this great little gizmo from rim
is incredibly small thats the thing
but i cant get the gist
of the alt and the shift
that i don’t really bother with them
I finally bit the bullet and got a Blackberry. To tell you the truth I’m not sure I need one all that much but being in technology and not owning a Blackberry just isn’t cool.
The moment of decision came when I was at a business function and I was setting up a meeting for the following week. The person I was arranging the meeting with lit up his Blackberry and asked if next Tuesday morning would be OK.
“I, er, umm, will have to get back to you” was all I could mutter and the look on his face showed he was shocked that I couldn’t tell him on the spot what I was doing the following Tuesday.
The beauty of Blackberries is that they provide you with instant connectivity almost anywhere. They combine a cell phone, an email service, a contact list, and an appointment calendar all in a tiny package. And they keep themselves synchronized with these same
services running back at the office. They also keep track of todo items and can browse the Internet if you want to use them that way. So why did I resist getting one you may ask? Well, for one thing, I don’t want to be a slave to my email. And for another thing, my laptop computer, which I have with me most of the time, has all the same functionality and more and with a much nicer interface. But with the laptop I need to find a high-speed internet location to download emails and, small as it is, I still can’t juggle a glass of wine and read my emails at the same time.
Plus, I always found Blackberry users kind of, well, rude to tell you the truth. You’re sitting at a meeting and there they are clackety-clacking on their Blackberries and not paying any attention to what’s going on. Or they’re talking to you at a networking
event and checking their email at the same time. I even saw a guy the other day checking his email while he was putting on a presentation. There was a lull during the Q & A and he slipped a few emails in. I also caught two people texting during midnight mass last Christmas.
And now I’m one of them.
I can see how you can get hooked on it. Having your email with you at all times is a good way of keeping your inbox empty because you can be working on it all the time. The tiny keyboard takes a little getting used to. You basically use the corners of your thumbnails to compose your messages but it actually works very well. One thing that always gets me with the Blackberry is when to use the Shift Key and when to use the Alt key. They don’t work the same way as a computer keyboard, and often I find myself, for example, typing a capital “M” instead of entering a period. Some emails that go out look a bit like the work of ee cumming’s Archie; you might remember him from high school as the typing cockroach who couldn’t reach the shift key of his typewriter.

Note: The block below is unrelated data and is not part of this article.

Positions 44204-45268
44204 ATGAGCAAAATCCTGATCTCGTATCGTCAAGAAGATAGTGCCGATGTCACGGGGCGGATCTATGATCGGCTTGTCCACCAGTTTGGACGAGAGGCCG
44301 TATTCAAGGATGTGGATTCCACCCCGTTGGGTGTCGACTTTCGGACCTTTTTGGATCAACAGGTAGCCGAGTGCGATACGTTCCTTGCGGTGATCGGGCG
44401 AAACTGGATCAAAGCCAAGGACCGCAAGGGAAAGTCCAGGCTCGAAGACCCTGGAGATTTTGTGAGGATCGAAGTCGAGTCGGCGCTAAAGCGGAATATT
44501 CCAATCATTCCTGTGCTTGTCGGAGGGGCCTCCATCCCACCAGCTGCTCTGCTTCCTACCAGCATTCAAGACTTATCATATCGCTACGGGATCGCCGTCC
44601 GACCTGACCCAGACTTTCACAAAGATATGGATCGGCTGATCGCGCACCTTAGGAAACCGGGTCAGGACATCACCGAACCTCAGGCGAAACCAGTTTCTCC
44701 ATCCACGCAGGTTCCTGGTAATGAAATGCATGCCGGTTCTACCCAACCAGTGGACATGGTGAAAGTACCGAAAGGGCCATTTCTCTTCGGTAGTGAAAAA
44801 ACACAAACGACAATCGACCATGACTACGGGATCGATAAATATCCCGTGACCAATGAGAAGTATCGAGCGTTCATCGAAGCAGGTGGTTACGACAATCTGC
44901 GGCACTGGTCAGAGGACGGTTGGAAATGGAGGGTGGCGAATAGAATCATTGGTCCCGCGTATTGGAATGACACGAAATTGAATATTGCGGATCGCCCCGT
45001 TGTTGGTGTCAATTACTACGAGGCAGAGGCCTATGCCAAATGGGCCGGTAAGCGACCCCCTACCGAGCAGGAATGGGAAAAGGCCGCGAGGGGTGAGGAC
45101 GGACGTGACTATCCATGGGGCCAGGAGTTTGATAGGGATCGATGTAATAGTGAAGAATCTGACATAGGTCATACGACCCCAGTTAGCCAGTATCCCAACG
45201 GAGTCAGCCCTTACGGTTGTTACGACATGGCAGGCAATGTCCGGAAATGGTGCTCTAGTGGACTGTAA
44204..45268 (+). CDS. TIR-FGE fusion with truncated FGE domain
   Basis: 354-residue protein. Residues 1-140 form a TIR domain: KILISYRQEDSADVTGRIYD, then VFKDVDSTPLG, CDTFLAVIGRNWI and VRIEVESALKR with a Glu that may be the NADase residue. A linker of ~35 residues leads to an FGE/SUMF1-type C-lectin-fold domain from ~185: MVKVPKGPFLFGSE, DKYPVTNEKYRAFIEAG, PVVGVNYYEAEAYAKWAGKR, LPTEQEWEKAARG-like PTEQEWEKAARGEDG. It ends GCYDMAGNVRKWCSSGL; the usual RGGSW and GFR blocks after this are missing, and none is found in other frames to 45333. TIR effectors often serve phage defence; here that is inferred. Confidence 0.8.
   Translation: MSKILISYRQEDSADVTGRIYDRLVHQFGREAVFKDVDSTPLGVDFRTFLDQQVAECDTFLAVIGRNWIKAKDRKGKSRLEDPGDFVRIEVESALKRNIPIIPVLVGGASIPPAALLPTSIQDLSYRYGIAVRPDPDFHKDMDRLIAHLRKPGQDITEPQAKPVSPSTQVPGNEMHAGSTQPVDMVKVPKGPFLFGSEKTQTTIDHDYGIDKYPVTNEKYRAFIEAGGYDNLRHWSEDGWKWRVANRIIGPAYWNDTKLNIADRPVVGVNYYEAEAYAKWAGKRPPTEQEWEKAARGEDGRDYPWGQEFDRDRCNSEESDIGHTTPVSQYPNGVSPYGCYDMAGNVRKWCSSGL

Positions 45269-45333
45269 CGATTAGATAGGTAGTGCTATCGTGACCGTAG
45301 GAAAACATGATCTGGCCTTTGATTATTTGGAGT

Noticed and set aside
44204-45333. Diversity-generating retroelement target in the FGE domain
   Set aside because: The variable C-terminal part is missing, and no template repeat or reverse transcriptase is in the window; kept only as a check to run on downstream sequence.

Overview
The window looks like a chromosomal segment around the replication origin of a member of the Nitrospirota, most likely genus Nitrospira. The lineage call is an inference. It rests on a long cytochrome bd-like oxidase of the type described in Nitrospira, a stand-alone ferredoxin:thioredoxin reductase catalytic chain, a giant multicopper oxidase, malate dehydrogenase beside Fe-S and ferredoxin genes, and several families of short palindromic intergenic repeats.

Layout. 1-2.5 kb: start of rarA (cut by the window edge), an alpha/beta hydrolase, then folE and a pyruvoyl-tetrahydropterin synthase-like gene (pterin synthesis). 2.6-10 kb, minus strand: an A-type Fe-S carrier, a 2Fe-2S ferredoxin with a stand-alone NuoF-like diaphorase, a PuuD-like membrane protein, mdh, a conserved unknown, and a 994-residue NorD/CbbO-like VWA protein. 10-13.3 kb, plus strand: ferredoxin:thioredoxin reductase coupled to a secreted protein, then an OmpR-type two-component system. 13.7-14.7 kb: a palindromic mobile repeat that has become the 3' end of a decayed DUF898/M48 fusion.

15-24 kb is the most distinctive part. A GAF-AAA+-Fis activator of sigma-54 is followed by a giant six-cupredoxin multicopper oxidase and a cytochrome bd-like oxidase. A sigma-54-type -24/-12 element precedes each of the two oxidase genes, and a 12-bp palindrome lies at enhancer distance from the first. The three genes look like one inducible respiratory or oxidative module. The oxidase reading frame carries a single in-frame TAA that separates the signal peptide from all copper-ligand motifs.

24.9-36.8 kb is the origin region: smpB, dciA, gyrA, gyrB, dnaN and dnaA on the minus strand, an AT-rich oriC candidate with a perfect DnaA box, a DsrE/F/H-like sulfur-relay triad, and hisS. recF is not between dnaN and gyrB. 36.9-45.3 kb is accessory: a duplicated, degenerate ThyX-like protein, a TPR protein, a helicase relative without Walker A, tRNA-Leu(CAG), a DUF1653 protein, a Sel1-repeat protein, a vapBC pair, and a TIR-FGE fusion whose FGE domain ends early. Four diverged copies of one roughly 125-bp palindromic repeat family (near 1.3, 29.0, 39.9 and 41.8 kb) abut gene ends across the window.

When you integrate your Blackberry with your office applications it becomes a very powerful tool. I have it set up to synchronize with Microsoft Exchange (our corporate email system), which is integrated with Outlook, which in turn synchronizes with our corporate Client Relationship Management system. That way I have with me at all times the names, addresses, email addresses, and phone numbers of all my contacts.
We did have a bit of trouble setting up the Blackberries at Nicom IT Solutions, where I work, in that they seemed to interfere with our spam filters. All of a sudden spam messages began appearing in our inboxes, and were duplicated on our Blackberries. But the great thing in working for an organization that sells technical support services is that we have these technical guys available at all times and they soon had it all figured out.
Blackberry service is available wherever there is digital cell phone service although you have to be careful of roaming charges if you are travelling internationally.
The Bottom Line: A Blackberry is a convenient way of staying connected. Just be careful that it doesn’t take over your life.